If a client refuses permission to liaise you have two choices; if you have serious doubts either about the advisability of massage for a particular medical condition, or about your own experience and competence to massage safely, then don't. Explain your reservations and possibly refer to another practitioner; the other choice is to ask the client to sign a medical disclaimer, to the effect that he refused permission to consult with his doctor and takes full responsibility for his medical condition and any changes that arise as a result of having massage. However, as the professional, you still have total responsibility for the treatment, including anything detrimental that could happen, and a written disclaimer holds no legal weight were the client to bring a malpractice case against you.

General Guidelines

Should we inform the client's doctor every time she or he has a cold? This would be ridiculous. But how are we to decide when to inform, when to ask about the advisability of massage, and when not to bother? The following lists, taken from my book Practical Pathology for the Massage Therapist have been adopted by the GCMT as guidelines.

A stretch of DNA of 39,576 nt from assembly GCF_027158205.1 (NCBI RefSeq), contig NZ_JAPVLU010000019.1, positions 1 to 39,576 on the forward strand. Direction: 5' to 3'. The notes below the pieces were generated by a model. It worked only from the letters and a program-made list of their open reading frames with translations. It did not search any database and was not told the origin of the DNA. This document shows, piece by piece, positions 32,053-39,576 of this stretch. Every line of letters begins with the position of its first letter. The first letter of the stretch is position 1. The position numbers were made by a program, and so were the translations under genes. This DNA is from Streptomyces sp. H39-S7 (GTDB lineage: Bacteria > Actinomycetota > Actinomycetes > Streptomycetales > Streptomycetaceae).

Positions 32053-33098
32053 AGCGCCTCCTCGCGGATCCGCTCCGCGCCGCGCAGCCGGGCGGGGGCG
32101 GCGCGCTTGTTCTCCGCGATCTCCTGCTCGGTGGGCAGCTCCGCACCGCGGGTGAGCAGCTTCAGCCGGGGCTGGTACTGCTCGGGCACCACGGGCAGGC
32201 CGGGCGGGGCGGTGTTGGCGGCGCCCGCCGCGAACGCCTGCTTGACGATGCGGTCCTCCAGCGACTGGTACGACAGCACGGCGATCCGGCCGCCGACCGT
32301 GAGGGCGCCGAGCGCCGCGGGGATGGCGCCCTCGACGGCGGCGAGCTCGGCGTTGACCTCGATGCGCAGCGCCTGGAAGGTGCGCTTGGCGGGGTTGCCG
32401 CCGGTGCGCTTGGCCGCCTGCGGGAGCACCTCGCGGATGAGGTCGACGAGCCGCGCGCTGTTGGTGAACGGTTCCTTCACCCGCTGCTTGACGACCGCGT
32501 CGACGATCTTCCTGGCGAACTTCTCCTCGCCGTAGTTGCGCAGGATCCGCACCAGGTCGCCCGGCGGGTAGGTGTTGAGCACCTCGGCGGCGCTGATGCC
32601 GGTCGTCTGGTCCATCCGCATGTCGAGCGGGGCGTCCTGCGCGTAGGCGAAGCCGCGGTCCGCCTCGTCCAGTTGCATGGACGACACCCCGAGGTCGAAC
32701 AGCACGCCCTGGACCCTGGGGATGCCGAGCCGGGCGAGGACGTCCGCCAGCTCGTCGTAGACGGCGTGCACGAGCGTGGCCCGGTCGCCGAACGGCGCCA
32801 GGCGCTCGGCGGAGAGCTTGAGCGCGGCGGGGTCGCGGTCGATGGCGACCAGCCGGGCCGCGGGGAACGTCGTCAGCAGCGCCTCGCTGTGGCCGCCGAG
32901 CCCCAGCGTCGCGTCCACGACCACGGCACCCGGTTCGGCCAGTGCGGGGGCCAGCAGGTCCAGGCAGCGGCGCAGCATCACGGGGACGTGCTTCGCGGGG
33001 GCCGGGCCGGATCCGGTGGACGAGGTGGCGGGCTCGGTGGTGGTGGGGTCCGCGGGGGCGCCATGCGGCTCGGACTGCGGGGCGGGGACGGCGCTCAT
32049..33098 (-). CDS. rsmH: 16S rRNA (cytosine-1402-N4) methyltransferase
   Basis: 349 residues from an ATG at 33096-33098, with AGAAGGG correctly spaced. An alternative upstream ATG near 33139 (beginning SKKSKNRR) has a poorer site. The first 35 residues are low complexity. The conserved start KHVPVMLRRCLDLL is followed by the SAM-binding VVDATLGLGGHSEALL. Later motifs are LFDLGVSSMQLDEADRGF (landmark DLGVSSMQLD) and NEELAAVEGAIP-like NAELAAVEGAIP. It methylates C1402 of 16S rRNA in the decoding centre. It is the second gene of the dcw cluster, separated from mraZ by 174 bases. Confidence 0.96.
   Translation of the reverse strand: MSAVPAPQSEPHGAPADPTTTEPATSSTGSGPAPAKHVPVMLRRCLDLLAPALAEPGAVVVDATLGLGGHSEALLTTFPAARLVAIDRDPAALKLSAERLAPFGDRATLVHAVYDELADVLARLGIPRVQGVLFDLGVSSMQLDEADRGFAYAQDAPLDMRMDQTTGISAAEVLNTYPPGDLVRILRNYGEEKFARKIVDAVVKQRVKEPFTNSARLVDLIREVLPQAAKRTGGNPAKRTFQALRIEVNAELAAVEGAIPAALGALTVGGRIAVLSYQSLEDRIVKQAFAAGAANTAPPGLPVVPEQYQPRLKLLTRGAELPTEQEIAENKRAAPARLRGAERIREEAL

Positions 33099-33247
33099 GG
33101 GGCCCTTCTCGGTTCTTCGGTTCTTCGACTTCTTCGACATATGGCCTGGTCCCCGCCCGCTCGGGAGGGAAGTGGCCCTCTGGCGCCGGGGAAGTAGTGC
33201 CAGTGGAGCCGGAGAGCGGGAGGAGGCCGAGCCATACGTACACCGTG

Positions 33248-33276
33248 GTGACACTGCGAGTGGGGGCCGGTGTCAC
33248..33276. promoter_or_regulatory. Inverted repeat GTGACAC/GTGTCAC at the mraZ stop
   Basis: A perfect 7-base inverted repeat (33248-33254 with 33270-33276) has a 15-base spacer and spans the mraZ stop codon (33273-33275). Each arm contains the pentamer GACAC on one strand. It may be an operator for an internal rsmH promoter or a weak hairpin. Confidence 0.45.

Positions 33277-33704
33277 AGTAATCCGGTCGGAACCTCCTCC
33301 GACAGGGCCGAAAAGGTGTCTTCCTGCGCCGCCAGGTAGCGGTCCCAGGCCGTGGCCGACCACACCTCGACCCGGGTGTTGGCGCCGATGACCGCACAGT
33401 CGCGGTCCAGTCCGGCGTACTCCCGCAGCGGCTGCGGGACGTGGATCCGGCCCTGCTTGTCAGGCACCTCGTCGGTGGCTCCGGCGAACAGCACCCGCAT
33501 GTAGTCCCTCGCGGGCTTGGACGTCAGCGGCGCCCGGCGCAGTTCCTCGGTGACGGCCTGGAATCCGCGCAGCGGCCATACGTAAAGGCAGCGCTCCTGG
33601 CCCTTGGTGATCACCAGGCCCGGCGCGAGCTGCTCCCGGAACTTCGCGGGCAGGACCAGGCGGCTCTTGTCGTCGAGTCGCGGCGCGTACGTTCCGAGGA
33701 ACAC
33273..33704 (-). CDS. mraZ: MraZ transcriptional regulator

Medical consent is not required if the client has…

• Mild to moderate strains and sprains, and cramp;
• Common complaints, for which the client is not receiving medical treatment including upper respiratory infections, such as colds, coughs, sinusitis, common allergies such as hay fever, jet lag, constipation/diarrhoea (unless part of an underlying condition);
• Localized skin conditions unless they are severe or undiagnosed;
• Visual and hearing impairment;
• Conditions that have resolved or are in remission, and there is no on-going medical treatment;
• Common menstrual or menopausal symptoms;